Two women were arrested outside of a Rohnert Park warehouse this morning during a protest held as part of an ongoing battle against the installation of PG&E SmartMeters. Just before 8 a.m., about 15 people concerned about possible illnesses caused by radiation emitted from the devices stood blocking the driveway to 5531 State Farm Drive, Rohnert Park police Lt. Pat Strouse said. Though this has happened in the past, Strouse said, today the activists created a safety hazard when a big-rig waiting to pull into the driveway to make a delivery and blocked traffic in the business district.
State Farm Drive services one lane in each direction, Strouse said, and the two holdouts were on the sidewalk in front of the driveway. Strouse said police were worried that vehicles would cross into the opposing lane in order to go around the halted big-rig. Strouse said protesters in the past have moved out of the way to let traffic flow.
“Today, two people did not want to move,” Strouse said. Those two people were 62-year-old Deborah Tavares of Sebastopol and 59-year-old Ilona Gallo of Novato. The activists believe that the unmarked State Farm Drive building, listed as Ace Electrical Services, is the operating facility of Wellington Energy, a company selected by PG&E to deploy its SmartMeter rollout. Though they didn’t know what was in the big-rig, they figured the truck was delivering SmartMeters. “I had a gut feeling about what was in it,” Tavares said. After refusing police requests that they move out of the way, Tavares and Gallo were handcuffed and taken into custody. Tavares, who owns property in Santa Rosa, said her tenants were growing concerned about the effects of radio frequency emitted from the devices. As a mother of two and a grandmother of four, Tavares said she never thought she would ever be arrested.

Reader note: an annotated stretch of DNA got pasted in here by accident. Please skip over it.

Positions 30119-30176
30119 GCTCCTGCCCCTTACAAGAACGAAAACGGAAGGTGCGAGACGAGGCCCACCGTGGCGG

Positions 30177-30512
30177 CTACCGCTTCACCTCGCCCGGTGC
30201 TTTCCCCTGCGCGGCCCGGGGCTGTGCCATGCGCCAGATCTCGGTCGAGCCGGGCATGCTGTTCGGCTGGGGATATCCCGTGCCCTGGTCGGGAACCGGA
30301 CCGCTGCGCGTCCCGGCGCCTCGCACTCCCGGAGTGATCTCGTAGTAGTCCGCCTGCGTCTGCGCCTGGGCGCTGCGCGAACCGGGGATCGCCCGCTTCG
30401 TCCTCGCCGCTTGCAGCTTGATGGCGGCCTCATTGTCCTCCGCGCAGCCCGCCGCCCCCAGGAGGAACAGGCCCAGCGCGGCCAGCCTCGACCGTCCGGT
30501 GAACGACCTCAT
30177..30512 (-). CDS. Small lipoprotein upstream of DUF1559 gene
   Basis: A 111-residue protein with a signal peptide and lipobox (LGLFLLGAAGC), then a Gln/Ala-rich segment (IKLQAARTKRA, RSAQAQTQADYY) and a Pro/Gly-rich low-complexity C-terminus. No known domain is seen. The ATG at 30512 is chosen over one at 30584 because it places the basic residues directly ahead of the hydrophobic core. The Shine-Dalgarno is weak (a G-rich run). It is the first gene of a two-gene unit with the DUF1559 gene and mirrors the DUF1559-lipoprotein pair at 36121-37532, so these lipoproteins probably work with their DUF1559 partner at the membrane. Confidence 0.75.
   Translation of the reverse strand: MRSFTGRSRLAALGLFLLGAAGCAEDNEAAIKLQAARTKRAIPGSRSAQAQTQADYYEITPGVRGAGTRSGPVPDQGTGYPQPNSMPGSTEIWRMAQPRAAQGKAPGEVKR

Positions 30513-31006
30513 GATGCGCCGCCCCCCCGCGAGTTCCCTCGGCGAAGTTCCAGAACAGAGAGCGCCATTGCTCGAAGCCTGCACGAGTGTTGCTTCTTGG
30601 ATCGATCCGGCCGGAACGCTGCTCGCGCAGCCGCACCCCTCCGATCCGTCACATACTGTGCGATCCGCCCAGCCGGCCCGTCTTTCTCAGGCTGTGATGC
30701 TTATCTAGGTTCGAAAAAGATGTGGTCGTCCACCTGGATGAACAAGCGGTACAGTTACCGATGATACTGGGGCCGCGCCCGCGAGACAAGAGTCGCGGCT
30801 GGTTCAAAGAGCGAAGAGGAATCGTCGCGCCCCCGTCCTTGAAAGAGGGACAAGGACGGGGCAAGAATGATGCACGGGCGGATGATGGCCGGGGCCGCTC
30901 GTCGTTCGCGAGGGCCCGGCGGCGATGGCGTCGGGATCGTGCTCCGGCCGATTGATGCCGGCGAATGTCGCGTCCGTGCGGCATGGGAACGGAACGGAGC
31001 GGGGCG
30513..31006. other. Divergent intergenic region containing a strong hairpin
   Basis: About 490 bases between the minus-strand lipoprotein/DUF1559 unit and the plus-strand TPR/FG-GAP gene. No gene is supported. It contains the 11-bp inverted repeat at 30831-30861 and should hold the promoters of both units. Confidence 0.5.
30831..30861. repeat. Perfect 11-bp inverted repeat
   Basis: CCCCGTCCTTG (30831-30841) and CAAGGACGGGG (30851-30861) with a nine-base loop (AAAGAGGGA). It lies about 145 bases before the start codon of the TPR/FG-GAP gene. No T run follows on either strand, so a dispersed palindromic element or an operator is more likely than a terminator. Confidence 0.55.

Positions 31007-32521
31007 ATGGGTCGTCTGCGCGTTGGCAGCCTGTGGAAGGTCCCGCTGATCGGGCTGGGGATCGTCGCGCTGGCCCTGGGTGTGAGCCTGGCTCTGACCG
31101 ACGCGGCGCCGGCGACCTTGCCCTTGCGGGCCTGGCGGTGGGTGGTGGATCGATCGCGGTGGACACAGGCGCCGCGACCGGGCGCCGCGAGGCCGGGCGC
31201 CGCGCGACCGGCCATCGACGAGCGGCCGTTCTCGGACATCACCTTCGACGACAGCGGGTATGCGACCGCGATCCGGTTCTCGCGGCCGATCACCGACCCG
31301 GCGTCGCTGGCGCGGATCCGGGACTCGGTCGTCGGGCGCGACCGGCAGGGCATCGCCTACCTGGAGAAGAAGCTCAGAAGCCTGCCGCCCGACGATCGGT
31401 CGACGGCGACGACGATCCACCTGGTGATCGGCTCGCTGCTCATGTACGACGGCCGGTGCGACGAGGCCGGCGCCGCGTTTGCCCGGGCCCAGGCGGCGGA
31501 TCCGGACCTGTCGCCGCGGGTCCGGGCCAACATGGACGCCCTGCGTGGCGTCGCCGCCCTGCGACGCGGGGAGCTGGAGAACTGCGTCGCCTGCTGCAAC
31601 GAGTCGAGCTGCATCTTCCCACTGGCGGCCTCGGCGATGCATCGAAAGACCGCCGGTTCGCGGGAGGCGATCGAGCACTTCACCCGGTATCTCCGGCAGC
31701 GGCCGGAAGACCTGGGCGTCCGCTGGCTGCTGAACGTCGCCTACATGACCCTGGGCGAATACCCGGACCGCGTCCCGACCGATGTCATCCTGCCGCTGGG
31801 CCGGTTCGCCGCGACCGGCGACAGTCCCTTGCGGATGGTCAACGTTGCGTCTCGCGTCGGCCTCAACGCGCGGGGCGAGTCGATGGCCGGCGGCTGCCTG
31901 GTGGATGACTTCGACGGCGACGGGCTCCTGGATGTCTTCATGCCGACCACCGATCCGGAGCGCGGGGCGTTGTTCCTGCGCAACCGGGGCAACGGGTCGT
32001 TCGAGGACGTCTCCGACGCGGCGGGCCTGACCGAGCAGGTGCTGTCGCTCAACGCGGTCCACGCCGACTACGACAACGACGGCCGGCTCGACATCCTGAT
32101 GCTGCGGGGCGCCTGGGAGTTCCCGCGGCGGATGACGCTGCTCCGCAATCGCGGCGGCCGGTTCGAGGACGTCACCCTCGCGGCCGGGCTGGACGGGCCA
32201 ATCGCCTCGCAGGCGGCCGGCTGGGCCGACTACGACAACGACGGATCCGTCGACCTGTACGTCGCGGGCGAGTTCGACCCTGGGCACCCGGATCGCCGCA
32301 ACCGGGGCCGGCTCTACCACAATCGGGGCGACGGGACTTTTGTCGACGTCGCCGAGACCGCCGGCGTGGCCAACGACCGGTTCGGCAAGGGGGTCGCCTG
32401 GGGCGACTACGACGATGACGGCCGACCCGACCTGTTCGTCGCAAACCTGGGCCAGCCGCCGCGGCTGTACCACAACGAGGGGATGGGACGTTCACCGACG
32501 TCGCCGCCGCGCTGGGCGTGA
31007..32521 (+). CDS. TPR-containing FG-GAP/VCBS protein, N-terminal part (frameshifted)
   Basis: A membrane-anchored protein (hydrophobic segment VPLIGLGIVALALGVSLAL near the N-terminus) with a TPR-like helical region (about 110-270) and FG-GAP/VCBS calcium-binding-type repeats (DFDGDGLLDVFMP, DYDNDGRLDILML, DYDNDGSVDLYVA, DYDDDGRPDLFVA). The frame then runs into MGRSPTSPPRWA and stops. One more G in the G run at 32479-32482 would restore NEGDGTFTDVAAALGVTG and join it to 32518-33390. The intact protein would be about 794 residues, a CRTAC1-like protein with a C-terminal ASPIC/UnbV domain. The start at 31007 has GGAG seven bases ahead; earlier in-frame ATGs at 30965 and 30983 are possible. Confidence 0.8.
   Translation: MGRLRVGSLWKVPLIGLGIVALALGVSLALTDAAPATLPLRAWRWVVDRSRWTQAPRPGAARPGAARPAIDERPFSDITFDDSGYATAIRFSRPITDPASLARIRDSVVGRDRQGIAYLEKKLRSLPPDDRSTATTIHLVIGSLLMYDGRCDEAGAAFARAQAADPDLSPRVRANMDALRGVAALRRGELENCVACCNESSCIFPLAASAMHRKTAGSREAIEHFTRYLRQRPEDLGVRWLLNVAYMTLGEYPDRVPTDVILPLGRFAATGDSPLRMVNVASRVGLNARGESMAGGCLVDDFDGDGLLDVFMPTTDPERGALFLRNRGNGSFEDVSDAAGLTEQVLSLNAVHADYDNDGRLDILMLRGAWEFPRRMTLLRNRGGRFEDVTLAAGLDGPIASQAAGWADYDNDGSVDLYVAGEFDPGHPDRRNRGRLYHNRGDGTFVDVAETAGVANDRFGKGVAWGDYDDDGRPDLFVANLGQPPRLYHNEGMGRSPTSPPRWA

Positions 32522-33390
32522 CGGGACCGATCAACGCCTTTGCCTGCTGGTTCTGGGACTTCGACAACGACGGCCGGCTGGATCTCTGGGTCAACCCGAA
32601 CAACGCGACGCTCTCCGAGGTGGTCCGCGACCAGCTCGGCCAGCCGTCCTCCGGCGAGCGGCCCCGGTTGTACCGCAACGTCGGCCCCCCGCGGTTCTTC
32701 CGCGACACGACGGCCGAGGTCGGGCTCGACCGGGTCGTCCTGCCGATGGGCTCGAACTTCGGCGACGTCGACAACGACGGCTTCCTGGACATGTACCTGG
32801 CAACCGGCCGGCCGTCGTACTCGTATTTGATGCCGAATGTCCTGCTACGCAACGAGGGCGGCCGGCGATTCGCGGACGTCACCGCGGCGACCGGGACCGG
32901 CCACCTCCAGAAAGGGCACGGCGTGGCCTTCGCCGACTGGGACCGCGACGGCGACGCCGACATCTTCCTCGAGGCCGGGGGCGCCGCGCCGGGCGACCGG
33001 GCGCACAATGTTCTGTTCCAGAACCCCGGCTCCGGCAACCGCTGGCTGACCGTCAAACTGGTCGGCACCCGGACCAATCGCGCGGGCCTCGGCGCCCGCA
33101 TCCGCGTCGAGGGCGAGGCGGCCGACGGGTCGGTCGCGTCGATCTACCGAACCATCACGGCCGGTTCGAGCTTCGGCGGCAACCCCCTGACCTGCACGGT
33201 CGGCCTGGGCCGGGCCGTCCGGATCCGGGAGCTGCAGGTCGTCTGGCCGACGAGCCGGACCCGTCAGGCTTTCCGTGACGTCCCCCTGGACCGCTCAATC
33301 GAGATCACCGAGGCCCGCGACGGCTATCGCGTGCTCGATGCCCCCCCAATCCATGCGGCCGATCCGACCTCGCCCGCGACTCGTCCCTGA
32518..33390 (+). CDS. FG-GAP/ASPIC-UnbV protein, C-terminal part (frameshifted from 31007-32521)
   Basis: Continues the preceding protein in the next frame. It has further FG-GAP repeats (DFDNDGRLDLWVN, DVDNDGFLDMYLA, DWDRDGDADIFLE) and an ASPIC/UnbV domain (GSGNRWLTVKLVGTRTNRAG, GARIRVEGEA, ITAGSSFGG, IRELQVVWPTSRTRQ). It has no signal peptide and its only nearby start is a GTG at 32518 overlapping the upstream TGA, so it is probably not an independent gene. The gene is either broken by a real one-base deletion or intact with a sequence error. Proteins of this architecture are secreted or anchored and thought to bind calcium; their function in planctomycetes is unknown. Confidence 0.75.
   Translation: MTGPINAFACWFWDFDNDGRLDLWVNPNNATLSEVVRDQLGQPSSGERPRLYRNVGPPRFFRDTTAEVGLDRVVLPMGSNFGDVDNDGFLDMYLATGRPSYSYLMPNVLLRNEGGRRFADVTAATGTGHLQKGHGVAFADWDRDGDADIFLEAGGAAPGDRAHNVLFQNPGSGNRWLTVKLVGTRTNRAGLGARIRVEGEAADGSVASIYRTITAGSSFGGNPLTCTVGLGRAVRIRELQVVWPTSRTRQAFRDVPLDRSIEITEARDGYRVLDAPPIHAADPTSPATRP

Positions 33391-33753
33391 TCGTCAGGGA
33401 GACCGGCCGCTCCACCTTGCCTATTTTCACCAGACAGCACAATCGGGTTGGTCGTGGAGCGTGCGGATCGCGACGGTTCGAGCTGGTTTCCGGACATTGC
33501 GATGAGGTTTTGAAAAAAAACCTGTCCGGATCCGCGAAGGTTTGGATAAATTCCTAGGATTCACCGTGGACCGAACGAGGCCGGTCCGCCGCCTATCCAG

The two were taken into custody at 8:15 a.m. for failing to abide by a lawful order from police, Strouse said. The women were processed and placed in a holding area, Tavares said. She said she posted the $2,500 bail and was released from custody at about 2 p.m. “I feel like it was an arrest for justice,” Tavares said. Tavares hopes to draw attention to the issue and encourage people to “do their homework” on SmartMeters. Tavares said her grandchildren, ages 4 through 9, are very proud of her.
On Dec. 29, two other North Bay women, Katharina Sandizell, 41, of Point Reyes Station, and Kristin McCrory, 32, of Inverness, were arrested for similar charges relating to a SmartMeter protest. PG&E maintains that the effects from SmartMeter radio frequency emissions were studied extensively by the Federal Communication Commission and the World Health Organization. “We understand that the some of our customers are concerned about safety,” PG&E spokesman Jeff Smith said. “It’s important for us to have an ongoing dialogue with our customers.” PG&E had previously reported that SmartMeters use one watt of power, a level that is comparable to that of a cell phone or a baby monitor. Tavares said she and Gallo are due in on Feb. 1.
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